Tuesday, September 3, 2013

Reality capture & Why does laser scanning matter?

Haven't posted for a while, but wanted to capture my thoughts on a recent project we did where we were looking to accurately "capture" information about an existing lobby space. The project was a tenant improvement project in a four story building lobby, where the goals of the effort were to accurately gather data about what actually existed in the space, in lieu of relying on traditional as-built reference documentation, which is often outdated or rarely updated. The other effort we were looking to eliminate was the amount of effort we typically would put into in-field verification efforts. As a team, we discussed the options and laser scanning seemed to be the most viable, both from the perspective of speed to capture and the high degree of accuracy as a product.

Laser scanning an occupied facility had its own challenges, but what came out of it as a result was pretty remarkable. The last time I had looked at laser scanning technology was over two years ago and I was absolutely blown away by how far the tools and software had come since then. In less than three hours we had completed the hi-res laser scan of the lobby space. Within the laser scanning software, (this laser scanner was a FARO scanner) we were able to isolate and assign faces and model elements to the point cloud data. In turn, the composite of all of the faces and geometry showed deviation from the original plans in many significant areas. One of them being the mullion spacing at the curtain wall which would have proved costly in the field. Another aspect of this effort that I was impressed with was the openness from this team to use the laser scan data. In my experience on other teams without laser scanning, each entity did what they felt needed to be done to capture any as-built conditions and then began designing from that.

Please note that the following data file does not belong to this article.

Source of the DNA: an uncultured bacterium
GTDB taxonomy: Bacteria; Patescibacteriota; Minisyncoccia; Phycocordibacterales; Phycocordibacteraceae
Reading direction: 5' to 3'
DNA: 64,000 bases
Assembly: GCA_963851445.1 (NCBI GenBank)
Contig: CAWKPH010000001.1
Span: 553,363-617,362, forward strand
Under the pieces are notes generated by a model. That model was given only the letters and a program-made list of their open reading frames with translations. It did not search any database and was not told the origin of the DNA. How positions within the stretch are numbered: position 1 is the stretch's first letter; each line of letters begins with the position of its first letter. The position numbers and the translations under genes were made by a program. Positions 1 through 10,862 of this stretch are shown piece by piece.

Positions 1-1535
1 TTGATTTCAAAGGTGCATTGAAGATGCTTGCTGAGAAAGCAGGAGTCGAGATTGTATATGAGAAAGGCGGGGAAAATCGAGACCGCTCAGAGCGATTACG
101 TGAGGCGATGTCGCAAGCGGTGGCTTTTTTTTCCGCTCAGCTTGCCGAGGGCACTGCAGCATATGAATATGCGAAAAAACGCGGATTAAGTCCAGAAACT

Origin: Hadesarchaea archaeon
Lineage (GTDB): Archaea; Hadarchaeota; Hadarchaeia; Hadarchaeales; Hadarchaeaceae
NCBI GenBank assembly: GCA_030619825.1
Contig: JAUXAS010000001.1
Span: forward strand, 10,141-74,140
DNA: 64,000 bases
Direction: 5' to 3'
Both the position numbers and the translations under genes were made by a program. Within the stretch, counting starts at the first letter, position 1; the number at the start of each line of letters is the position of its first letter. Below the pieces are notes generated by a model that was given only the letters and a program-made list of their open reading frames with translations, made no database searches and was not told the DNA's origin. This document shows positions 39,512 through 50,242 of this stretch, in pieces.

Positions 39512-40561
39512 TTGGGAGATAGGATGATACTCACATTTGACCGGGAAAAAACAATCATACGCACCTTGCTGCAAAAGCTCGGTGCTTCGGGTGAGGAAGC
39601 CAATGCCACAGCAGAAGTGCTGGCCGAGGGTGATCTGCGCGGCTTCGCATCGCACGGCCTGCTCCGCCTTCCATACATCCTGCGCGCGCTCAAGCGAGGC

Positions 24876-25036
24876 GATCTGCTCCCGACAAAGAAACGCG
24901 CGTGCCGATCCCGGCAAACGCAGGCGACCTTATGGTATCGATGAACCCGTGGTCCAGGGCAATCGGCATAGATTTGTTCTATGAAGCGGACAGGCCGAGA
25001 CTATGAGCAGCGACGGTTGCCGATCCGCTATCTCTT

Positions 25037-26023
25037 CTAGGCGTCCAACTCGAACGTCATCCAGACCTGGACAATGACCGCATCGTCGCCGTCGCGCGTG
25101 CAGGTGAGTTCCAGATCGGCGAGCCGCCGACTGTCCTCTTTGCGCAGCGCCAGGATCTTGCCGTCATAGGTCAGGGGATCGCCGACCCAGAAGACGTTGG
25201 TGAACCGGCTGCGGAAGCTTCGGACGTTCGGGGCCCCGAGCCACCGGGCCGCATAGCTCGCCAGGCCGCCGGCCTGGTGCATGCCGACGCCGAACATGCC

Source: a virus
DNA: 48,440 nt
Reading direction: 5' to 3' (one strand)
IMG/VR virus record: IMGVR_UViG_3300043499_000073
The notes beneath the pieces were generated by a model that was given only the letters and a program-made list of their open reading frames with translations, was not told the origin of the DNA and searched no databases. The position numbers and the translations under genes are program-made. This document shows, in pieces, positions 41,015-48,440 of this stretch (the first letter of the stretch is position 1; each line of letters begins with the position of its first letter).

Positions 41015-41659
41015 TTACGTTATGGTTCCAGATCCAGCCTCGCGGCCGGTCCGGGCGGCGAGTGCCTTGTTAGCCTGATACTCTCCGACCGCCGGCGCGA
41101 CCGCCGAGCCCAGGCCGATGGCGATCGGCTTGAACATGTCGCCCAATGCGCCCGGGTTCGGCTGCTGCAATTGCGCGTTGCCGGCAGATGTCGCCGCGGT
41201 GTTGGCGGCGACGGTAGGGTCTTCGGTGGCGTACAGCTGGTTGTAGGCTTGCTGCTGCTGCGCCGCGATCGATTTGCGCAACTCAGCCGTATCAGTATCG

With laser scanning the equation was quite the opposite and we have seen a number of project stakeholders step up and request the laser scan files and models. Some of these were a bit of light bulb moments for me as the mechanical engineer wanted to see where supply and diffuser vents were currently located, the electrical engineer wished to see the height of the custom lighting that was suspended from the four story atrium to better inform their lighting design and the subcontractor responsible for the glass guardrail installation performed his takeoff directly from the laser scanning software environment. Couldn't find a good link to the FARO viewer, but here is Leica's (http://hds.leica-geosystems.com/downloads123/hds/hds/cyclone/brochures-datasheet/Cyclone_PUBLISHER_TruView_DS_us.pdf )

Lastly, when we presented the scan to the owner the tool had layered on top of the point cloud file hi-res photos that reminded me very much of what it was like to navigate in BIM. One of the main differences was the ability to measure, in the software. As we were navigating we were able to measure distances with a high degree of accuracy as essentially we were just measuring from one point to another.

Needless to say, it was great getting to be a part of this effort and fascinating to see how far this technology has come in such a small amount of time. I'm looking forward to seeing what the next two years holds in this space.

Tuesday, February 26, 2013

Really Proud to Coach this Team! NSAD First Place!

Great news and a great effort by an integrated team. Proud to have coached this Virtual Design and Construction Team!